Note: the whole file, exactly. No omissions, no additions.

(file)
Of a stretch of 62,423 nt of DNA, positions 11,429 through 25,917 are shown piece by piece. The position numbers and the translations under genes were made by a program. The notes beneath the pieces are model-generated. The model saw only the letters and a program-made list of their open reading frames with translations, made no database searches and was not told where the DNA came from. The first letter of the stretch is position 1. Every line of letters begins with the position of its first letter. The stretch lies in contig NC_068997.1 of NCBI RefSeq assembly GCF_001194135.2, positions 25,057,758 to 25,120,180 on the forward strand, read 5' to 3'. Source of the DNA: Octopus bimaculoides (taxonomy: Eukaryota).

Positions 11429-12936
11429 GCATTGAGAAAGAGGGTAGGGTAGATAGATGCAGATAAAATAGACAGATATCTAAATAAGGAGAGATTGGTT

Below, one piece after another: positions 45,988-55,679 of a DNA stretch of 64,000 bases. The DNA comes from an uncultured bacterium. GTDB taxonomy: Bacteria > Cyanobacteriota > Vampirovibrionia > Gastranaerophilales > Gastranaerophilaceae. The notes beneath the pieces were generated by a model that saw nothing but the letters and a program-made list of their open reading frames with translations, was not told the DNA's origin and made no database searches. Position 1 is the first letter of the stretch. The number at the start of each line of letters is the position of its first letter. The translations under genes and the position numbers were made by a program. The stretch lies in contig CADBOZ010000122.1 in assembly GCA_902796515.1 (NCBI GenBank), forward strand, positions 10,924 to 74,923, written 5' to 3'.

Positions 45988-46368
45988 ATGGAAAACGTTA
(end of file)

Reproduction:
Of a stretch of 62,423 nt of DNA, positions 11,429 through 25,917 are shown piece by piece. The position numbers and the translations under genes were made by a program. The notes beneath the pieces are model-generated. The model saw only the letters and a program-made list of their open reading frames with translations, made no database searches and was not told where the DNA came from. The first letter of the stretch is position 1. Every line of letters begins with the position of its first letter. The stretch lies in contig NC_068997.1 of NCBI RefSeq assembly GCF_001194135.2, positions 25,057,758 to 25,120,180 on the forward strand, read 5' to 3'. Source of the DNA: Octopus bimaculoides (taxonomy: Eukaryota).

Positions 11429-12936
11429 GCATTGAGAAAGAGGGTAGGGTAGATAGATGCAGATAAAATAGACAGATATCTAAATAAGGAGAGATTGGTT

Below, one piece after another: positions 45,988-55,679 of a DNA stretch of 64,000 bases. The DNA comes from an uncultured bacterium. GTDB taxonomy: Bacteria > Cyanobacteriota > Vampirovibrionia > Gastranaerophilales > Gastranaerophilaceae. The notes beneath the pieces were generated by a model that saw nothing but the letters and a program-made list of their open reading frames with translations, was not told the DNA's origin and made no database searches. Position 1 is the first letter of the stretch. The number at the start of each line of letters is the position of its first letter. The translations under genes and the position numbers were made by a program. The stretch lies in contig CADBOZ010000122.1 in assembly GCA_902796515.1 (NCBI GenBank), forward strand, positions 10,924 to 74,923, written 5' to 3'.

Positions 45988-46368
45988 ATGGAAAACGTTA